Sustainable Interior Designer Amy Breen talks to DW about finding the perfect place to create a happy, healthy home.

Moving house is always a challenge, moving on the first day of a pandemic lockdown would be a nightmare for some.

But that wasn’t the case for Interior Designer Amy Breen and Software Engineer Allan Doherty and their two young daughters, Rose and Ally. The couple got the keys to their 1980s seaside bungalow in Rathmullan on Friday 13th March and have been content staying at home ever since.

Allan Doherty and Amy Breen with their daughters Rose and Ally. Northwest Newspix

“Luckily the house we were renting for the past year was in the 2km distance so it took about 40 trips in the car to move everything back and forth,” Amy said.

“Maybe it’s a blessing because we haven’t bought one scrap of anything since we moved.

“It’s made us live in the house and really understand how it works and what works for us as a family. We didn’t rush into anything, so that’s good. As an Interior Designer, I’m all for coming up with a whole plan first and not just randomly buying stuff.”

Soon Amy will begin her most personal project yet – transforming a dated dwelling into her dream family home. 

Simple, sustainable design is the foundations of her ‘Wild & Rosie’ company. Amy’s home, like her clients’ projects, will be designed with the well being of people and the environment in mind and use natural materials, vintage finds, and eco innovations.

“We want this to be the guinea pig house. We would love if our whole renovation used sustainable interior design, that we could stand by every piece of furniture we get. I’m going to put ourselves to the test,” Amy said.

Amy Breen – Wild and Rosie. Northwest Newspix

Amy’s philosophy is that design has a real impact on how people feel in their home. Her approach is based on bringing the outdoors in and choosing reused or vintage pieces instead of ‘fast interiors’. 

She said: “Our goal is simply to champion this movement towards honest provenance – people care where their goods come from and who made them and under what conditions. 

“As consumers, we want transparency and the more we look for it as conscious consumers, the more big business will be forced to give it. Just like what is already happening in the fast fashion world.

“It’s not perfect, because your options are limited sometimes by budget or what you can find for a certain space. But I think if people started consciously buying things will get better.”

The aesthetic work will kick off in Autumn once Amy and Allan have renovated the bungalow’s structure and built an extension. The outside elements of the sea will influence many steps, just as it influenced their move to Donegal.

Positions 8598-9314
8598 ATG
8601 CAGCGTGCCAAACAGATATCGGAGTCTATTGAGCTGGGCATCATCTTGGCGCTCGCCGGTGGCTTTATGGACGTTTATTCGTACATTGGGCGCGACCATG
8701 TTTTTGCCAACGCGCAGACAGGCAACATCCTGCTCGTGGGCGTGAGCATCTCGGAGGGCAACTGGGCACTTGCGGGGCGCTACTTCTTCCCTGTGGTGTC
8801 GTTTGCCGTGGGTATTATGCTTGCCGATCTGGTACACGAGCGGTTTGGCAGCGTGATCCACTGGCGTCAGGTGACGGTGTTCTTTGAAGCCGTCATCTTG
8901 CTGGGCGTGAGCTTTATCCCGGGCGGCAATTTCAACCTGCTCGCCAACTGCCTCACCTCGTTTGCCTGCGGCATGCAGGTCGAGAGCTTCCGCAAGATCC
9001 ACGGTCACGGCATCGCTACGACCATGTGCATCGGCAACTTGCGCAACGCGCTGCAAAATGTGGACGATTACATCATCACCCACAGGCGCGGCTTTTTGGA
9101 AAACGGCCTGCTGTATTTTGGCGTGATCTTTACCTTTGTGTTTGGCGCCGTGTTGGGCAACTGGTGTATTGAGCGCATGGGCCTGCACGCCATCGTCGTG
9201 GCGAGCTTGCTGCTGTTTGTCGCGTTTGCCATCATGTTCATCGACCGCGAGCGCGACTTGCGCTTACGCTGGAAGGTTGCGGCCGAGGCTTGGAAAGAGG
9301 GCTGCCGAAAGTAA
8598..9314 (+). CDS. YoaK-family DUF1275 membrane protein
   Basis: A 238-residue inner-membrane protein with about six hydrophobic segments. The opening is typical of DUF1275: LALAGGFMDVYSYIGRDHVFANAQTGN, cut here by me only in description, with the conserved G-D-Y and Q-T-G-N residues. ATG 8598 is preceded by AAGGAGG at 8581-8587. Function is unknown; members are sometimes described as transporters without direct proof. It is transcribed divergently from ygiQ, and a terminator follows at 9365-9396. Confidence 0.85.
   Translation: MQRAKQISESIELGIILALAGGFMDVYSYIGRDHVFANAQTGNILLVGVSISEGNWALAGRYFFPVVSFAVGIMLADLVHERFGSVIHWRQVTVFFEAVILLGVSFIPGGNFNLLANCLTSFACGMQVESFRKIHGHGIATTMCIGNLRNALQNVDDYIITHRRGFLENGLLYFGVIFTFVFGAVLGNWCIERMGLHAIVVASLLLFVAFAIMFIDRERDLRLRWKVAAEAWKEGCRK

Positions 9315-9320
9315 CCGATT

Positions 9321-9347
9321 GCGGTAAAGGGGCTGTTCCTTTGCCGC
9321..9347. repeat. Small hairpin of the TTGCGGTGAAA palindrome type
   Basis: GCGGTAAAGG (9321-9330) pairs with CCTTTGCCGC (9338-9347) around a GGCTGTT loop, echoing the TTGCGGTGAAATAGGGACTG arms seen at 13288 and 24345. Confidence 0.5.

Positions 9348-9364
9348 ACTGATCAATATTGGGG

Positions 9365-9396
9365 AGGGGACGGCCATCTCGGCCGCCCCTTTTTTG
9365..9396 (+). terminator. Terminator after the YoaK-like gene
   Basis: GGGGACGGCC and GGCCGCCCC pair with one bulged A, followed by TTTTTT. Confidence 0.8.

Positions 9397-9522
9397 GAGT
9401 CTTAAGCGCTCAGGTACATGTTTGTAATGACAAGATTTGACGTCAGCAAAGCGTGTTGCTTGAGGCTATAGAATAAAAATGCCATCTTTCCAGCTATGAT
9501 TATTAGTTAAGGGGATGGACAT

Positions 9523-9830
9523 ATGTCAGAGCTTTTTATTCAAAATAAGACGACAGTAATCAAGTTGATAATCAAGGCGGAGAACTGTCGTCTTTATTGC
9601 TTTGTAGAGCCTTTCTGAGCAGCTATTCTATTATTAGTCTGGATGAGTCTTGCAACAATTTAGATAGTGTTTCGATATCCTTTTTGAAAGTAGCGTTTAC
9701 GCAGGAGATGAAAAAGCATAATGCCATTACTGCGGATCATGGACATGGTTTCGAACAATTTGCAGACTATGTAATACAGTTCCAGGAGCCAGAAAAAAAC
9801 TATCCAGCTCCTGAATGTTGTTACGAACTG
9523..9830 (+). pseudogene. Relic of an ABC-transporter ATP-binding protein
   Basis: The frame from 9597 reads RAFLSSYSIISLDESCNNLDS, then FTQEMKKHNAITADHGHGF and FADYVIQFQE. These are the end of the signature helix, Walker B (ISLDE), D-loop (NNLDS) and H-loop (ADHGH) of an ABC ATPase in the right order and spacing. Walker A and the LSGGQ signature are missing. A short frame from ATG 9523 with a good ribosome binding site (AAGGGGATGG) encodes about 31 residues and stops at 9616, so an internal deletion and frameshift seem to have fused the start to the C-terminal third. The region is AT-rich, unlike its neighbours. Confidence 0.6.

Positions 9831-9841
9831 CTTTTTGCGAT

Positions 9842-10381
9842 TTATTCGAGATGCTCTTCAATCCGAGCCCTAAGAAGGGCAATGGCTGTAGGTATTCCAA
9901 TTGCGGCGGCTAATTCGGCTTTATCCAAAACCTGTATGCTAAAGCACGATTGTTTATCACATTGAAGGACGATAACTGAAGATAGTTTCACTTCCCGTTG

“Our biggest goal is the simple goal of creating a happy, healthy home for our kids to grow up in. And, for us, being beside the sea in Rathmullan is the ideal place to do that,” Amy said.

Amy, who is from Co. Down, and Allan, a native of Ballybofey, started their married life and family in Dublin before deciding they needed the change of pace.

“We owned our own house in Dublin in Baldoyle, that was as close as we could get to the sea in Dublin. We were only there for three years before deciding to make the leap. 

“It was down to all the usual factors that people at a certain life stage are experiencing.

“We were on this treadmill, shooing the girls out the door, dropping them off at childcare at 8am. I worked as a television producer so I was gone all day and getting home at half six, seeing the girls for an hour and a half before bed and doing the same thing the next day again. We were paying for childcare, which was probably more than the mortgage, and we thought there are definitely simpler ways to live for the same returns,” Amy said.

They calculated how they could take time to live off one wage, without the huge childcare and mortgage bills, and in Donegal, it worked. Rathmullan not only had the coastal life they craved, but it had the added romance of being the place where they got married.

Amy left her job as Head of Development of a TV production company to branch into her second career in Interior Design. Wild & Rosie was developed after six months of business training with LEO. Now, Amy and Allan are both back to being busy with work, but it’s more intentional now.

“I feel motivated because it’s my own business and Allan is lucky to work remotely,” Amy said.

“People can think it’s the dream moving from city to country but it was clearly not plain sailing, it took us the full year to settle in. We had so many heartaches on houses we didn’t get or lost out on. I think that’s the same for anyone moving or emigrating. But it’s all worth it when the settling happens, it took the year but we definitely feel settled now.”

Follow Amy’s Instagram page @wild.and.rosie for home renovation updates and interiors inspiration. Or to get in touch visit her website